Similar patterns, in which Indigenous Peoples are dispossessed and national authorities then fail to protect the lands they have taken, are observable all over Africa and Asia, says Tauli-Corpuz.
“We can agree with the goals of conservation, but if these protected areas are then being overrun by mining companies, what is the point of conservation?” she asks.
In this context, Motion 26 represents a stride in the right direction. Containing recognition of the leading role indigenous communities have to play in conservation efforts and “the need for respect of Indigenous Peoples’ right to free, prior, and informed consent”, it is a move towards decolonizing the norms of global conservation.
“Motion 26 is historic”, says Nigel Crawhall, Director of the Secretariat for the Indigenous Peoples of Africa Coordinating Committee and a proponent of Motion 26. “It is the broadest ever coalition on protected areas and conserved landscapes and represents a new solidarity between professional conservationists and traditional owners and custodians. The Durban World Parks Congress called for a rights-based approach to conservation and inclusion of Indigenous Peoples in decision-making. Motion 26 puts that into action beyond the limits of national parks.”
A number of other motions approved at the Congress also give cause for optimism that the ideas and attitudes driving conservation are changing.
For example, another Motion passed during the Congress (Motion 48) calls on government, the private sector and financial institutions to protect primary forests and to “meaningfully engage and support Indigenous Peoples and local communities in their efforts to conserve primary forests, including intact forest landscapes.”
IUCN members also voted to create a new membership category for Indigenous Peoples organizations at the Congress. This is the first time in the IUCN’s history that a new membership category has been created.
The move will give Indigenous Peoples an official presence in the IUCN’s decision-making structure, enabling them to help determine the future direction of conservation policy on issues such as indigenous rights and sacred lands.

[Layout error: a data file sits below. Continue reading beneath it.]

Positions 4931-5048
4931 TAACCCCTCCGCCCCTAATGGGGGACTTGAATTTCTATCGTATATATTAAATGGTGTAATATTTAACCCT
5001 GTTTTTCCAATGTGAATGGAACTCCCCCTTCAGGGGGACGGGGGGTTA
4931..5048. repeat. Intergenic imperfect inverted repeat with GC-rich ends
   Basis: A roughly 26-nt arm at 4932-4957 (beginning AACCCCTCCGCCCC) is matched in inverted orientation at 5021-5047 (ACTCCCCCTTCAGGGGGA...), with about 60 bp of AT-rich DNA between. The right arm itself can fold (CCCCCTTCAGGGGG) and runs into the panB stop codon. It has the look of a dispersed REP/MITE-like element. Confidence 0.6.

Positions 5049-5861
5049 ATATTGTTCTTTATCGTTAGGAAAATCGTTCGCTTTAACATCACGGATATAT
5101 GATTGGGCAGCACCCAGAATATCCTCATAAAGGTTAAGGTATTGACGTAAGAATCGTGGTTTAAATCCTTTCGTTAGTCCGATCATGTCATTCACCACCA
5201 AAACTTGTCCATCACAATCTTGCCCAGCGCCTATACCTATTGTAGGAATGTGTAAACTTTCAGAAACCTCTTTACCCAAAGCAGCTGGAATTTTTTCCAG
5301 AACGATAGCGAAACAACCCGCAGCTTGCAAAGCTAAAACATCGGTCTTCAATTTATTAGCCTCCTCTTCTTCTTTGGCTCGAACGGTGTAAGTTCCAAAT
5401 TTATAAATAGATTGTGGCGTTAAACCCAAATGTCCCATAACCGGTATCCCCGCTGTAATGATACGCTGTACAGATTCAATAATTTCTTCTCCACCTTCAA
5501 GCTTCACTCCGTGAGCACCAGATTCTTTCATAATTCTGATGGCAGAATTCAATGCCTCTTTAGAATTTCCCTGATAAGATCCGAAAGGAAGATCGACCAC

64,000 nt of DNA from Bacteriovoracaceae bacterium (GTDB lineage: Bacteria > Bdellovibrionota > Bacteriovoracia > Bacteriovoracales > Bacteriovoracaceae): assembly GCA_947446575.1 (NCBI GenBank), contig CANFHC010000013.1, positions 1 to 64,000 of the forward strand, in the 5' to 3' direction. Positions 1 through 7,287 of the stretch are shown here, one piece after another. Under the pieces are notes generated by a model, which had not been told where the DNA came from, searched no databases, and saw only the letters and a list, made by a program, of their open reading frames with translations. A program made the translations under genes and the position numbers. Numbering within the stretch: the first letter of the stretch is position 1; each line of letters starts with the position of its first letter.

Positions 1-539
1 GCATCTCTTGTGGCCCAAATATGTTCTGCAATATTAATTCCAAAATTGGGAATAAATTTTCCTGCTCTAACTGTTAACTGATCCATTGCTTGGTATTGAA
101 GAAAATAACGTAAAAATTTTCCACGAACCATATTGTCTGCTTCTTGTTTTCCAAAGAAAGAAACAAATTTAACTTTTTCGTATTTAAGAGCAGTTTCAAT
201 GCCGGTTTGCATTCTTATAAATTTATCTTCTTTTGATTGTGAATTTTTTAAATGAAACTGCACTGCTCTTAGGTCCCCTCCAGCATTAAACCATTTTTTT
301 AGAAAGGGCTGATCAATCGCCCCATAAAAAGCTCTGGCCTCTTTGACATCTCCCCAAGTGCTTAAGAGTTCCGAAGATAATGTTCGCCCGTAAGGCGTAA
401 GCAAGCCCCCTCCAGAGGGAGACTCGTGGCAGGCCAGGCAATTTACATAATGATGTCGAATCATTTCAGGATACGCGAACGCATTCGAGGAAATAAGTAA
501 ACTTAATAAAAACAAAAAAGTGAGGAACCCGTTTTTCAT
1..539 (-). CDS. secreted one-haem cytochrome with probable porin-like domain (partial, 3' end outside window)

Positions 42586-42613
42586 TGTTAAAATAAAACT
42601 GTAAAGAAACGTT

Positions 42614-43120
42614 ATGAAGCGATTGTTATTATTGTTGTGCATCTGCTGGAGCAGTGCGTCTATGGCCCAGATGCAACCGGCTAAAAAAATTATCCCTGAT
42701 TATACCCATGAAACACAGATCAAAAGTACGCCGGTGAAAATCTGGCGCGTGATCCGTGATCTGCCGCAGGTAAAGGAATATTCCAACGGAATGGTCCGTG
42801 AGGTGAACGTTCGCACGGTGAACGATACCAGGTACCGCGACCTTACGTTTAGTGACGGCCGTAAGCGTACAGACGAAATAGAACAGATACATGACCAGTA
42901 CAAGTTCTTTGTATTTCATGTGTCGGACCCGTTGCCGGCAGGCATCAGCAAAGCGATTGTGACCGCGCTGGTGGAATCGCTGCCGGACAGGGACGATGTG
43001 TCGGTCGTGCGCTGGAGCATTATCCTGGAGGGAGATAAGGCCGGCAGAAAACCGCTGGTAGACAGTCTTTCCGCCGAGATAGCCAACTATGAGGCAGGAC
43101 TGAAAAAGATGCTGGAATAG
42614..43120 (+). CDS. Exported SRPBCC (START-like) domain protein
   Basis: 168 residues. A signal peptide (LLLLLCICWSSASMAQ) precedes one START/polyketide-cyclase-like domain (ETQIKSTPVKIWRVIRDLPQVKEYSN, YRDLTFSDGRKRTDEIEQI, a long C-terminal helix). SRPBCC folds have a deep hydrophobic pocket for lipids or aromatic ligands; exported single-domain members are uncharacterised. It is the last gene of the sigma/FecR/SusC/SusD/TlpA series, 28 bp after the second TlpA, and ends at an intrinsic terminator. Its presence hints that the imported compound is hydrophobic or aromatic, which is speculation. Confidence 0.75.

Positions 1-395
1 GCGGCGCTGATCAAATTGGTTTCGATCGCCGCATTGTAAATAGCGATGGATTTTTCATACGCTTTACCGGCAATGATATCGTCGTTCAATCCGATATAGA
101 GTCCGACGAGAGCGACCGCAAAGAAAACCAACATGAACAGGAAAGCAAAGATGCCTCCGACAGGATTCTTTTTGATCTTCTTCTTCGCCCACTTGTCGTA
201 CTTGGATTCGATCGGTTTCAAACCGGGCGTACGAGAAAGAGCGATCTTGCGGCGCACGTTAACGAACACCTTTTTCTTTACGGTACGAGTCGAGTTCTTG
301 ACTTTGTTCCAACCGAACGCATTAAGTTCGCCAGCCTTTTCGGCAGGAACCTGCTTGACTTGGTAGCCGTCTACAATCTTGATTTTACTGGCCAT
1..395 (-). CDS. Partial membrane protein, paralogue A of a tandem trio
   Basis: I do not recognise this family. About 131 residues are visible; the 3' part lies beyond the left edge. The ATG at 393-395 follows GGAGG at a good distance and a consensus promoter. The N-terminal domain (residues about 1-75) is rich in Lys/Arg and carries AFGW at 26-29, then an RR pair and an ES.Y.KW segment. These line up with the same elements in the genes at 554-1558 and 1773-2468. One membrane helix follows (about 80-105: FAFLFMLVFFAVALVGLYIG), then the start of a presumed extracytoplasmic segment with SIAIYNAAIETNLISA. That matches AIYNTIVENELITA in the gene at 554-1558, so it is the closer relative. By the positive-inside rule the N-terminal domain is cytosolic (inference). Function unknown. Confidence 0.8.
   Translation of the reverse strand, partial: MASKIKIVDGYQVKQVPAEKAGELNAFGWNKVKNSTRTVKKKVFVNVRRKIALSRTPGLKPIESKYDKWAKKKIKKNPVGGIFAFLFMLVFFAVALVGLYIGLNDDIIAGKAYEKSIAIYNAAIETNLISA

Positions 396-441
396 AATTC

Though Motion 26 is not legally binding on governments or businesses, supporters say that it can be an effective tool for indigenous and local community activists struggling to protect sacred natural sites.
“By adopting this measure the IUCN has blown wind into the sails of indigenous campaigns for territorial defense and offered civil society a tool to help strengthen national level protected area norms to include sacred natural sites”, says Amazon Watch’s Andrew Miller.
Caleen Sisk, Chief of the Winnemem Wintu of northern California and one of the custodians present in Hawai’i, says “The challenge now is to identify a mechanism that will successfully make these sacred places permanent No-Go Areas – where indigenous knowledge and rights are respected.”
“We still need enforceable laws to save our sacred sites,” adds Sisk, stressing that the long-term success of Motion 26 relies on its implementation.
Winning concrete protections for sacred sites at the national level is a task Indigenous Peoples and their allies will have to negotiate in their own contexts. But growing recognition from, and roles within, influential international conservation groups like IUCN can only help.
Patricia Gualinga of the Kichwa indigenous community of Sarayaku, Ecuador, says that the success of Motion 26 will inspire her community to secure the protections they seek for their forest home.
“For us, the Indigenous Peoples who promote Kawsak Sacha (the Living Forest), we are hopeful following the IUCN adoption of Motion 26. This will help us continue advancing and fighting to see it implemented from our perspective as territorial guardians.”